BATIK: “Batik” is a term that has its origins in Indonesia. It may have been derived from a word called ‘ambatik’ that translates into “a dotted piece of cloth”. Batik is commonly used to describe a fabric dyeing process that utilizes a special resist method. In this technique, selected cloth areas are covered with a dye-proof substance as it helps prevent absorption of colours. The Java region in Indonesia is particularly known for its creative use of the Batik technique by skilled artists. The Batik fabric has grown to become quite popular all over the world, especially in Asian countries. One of the reasons for this popularity is that the technique allows an artist to be extremely creative. They can utilize actual drawings for applying patterns instead of using thread weaving. Also, Batik fabric is known for its durability. This means that colours used have a much higher resistance to wear as compared to printed or painted fabrics. Batik fabrics are also less likely to fade early and hence last for several years!
While modern batik fabrics take much inspiration from the past, they have very few similarities with the traditional styles. For instance, an artist might use discharge dyeing, etching, stencils and wax blends with custom resist values. He/she may also work with a variety of different fabrics like wool, silk, leather and cotton.
Batik is known to be among the most artistic techniques of fabric dyeing. It is also a very subtle resist method and allows artists to discover unique processes that help create innovative patterns for customers.
Batik art received an impetus when it was introduced as a subject at the famous university of Shantiniketan in Calcutta. Chola Mandal in Madras is also popular for its Batik product. Outside India, Indonesia is considered the cradle of batik with its many designs, which are restricted for different wearers and occasions. Indonesian batik has characters of mystic and ritualistic connection. Objects like flowers, trees and birds have a significant meaning. The Sawat in Javanese batik has its origins in Hindu mythology, as it is the decorative form of Garuda, Lord Vishnu’s bird. ‘Sidomukti’ is another Hindu influence in batik. ‘Mukti’ means happiness and prosperity in the Hindu mythology. While Indonesia, Malaysia and Thailand are known for their block printing (tjab) method to create batik on a large scale, in Sri Lanka batik is still made by hand. The art of Batik is also practiced in some African countries.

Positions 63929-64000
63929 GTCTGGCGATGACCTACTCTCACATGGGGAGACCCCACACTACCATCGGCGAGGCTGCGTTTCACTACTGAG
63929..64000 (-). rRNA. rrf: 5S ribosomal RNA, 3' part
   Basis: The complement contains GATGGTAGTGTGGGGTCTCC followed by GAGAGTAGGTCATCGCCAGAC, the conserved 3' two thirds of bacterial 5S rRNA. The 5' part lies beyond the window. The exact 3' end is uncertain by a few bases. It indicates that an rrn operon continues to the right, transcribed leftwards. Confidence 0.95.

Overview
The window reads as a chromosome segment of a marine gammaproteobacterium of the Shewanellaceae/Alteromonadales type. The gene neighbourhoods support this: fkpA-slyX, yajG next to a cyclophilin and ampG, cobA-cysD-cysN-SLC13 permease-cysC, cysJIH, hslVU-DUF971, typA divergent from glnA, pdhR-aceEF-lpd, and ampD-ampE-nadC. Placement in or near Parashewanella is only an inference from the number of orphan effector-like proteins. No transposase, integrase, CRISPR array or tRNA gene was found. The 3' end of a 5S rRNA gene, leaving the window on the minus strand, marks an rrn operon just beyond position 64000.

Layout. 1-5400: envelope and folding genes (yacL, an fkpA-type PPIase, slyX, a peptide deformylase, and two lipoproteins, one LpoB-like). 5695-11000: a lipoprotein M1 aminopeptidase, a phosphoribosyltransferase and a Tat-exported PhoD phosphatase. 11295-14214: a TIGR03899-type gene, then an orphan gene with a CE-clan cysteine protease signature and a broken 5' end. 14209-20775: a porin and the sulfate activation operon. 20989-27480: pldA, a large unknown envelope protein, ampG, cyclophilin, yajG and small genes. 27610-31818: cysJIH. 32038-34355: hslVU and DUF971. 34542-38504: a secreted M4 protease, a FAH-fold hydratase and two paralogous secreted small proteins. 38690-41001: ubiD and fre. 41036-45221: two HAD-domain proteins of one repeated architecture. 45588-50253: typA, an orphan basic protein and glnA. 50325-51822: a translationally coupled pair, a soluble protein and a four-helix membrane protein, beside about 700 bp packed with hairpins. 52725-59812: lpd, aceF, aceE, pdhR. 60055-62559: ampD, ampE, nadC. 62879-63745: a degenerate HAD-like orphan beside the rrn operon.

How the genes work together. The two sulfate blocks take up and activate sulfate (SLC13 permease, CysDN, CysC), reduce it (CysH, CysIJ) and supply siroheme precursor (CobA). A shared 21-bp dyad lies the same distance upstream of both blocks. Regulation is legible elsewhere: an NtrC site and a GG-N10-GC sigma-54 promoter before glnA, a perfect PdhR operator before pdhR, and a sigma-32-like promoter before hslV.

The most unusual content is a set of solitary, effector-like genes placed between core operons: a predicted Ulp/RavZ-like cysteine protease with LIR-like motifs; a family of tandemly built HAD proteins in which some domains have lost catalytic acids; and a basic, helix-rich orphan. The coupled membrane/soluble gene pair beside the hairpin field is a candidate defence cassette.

You can choose from Pillow cover, sarees, suits, Kurti, Bedsheet and dress material.
Zari, Zardozi: we have expert craftsmen for Zari-Zardozi.
The richest embroidery of India is the Zari and the zardozi, which is known since late 16th century. This art form was introduced in India by the Mughal invaders. The Bhopal city of Madhya Pradesh is also one of the places where the traditional way of zardozi is still practiced. This place has great historical experiences, which have their impression on the art and culture of the place. Bhopal has its own unique art and culture with the rich heritage.
Zardozi is a style of embroidery, which has been in India since the time of Ramayana, Mahabharata. The Actual original process of Zardozi is known as ‘Kalabatun’. Real gold and silver wires were used enclosed along with the silk threads to decorate satin and velvet fabrics. Along with the threads, other rich add-ons such as sequins, beads, precious and semi-precious stones and pearls were also sewn on. These kinds of embroidered works were used in the Mughal Era by the royalty to adorn tent walls in the form of tapestries and wall hangings, as well as on accessories for elephants and horses. Zardozi comes from two Persian words: zar or zarin meaning ‘gold’, and dozi meaning ‘sewing’. Zardozi is a type of heavy and elaborate metal embroidery on a silk, satin, or velvet fabric base. Designs are often created using gold and silver threads and can incorporate pearls, beads, and precious stones. It is used as decoration for a wide range of applications, including clothes, household textiles,
Historically, it was used to adorn the walls of royal tents, scabbards, wall hangings and the paraphernalia of regal elephants and horses.
Initially, the embroidery was done with pure silver wires and real gold leaves. However, today, craftsmen make use of a combination of copper wire, with a golden or silver polish, and silk thread.
Zari thread is used widely in weaving but more selectively in embroidery.For intricate patterns gijai or a thin, stiff wire is used; sitara, a small star-shaped metal piece is used for floral designs.This type of embroidery is called salma-sitara.The thicker kalabattu is a braided gold thread used for borders while the thinner variety is used at the end of the drawstring of purses or batwas, and in tassels, necklaces, and strings.Tikora is a gold thread spirally twisted for complicated designs.The dull zari thread is called kora and the more shiny one is called chikna.The equipment that is used for embroidery is a rectangular wooden-frame called karchob and a wooden leg called thapa used for sewing laces.Listed below are different kinds of zari work.
Zardozi: This is a heavy and more elaborate embroidery work which uses varieties of gold threads, spangles, beads, seed pearls, wire, and gota. It is used to embellish wedding outfits, heavy coats, cushions, curtains, canopies, animal trappings, bags, purses, belts, and shoes. The material on which this kind of embroidery is done is usually heavy silk, velvet and satin. The kind of stitches found are salma-sitara, gijai, badla, katori, and seed pearls, among others.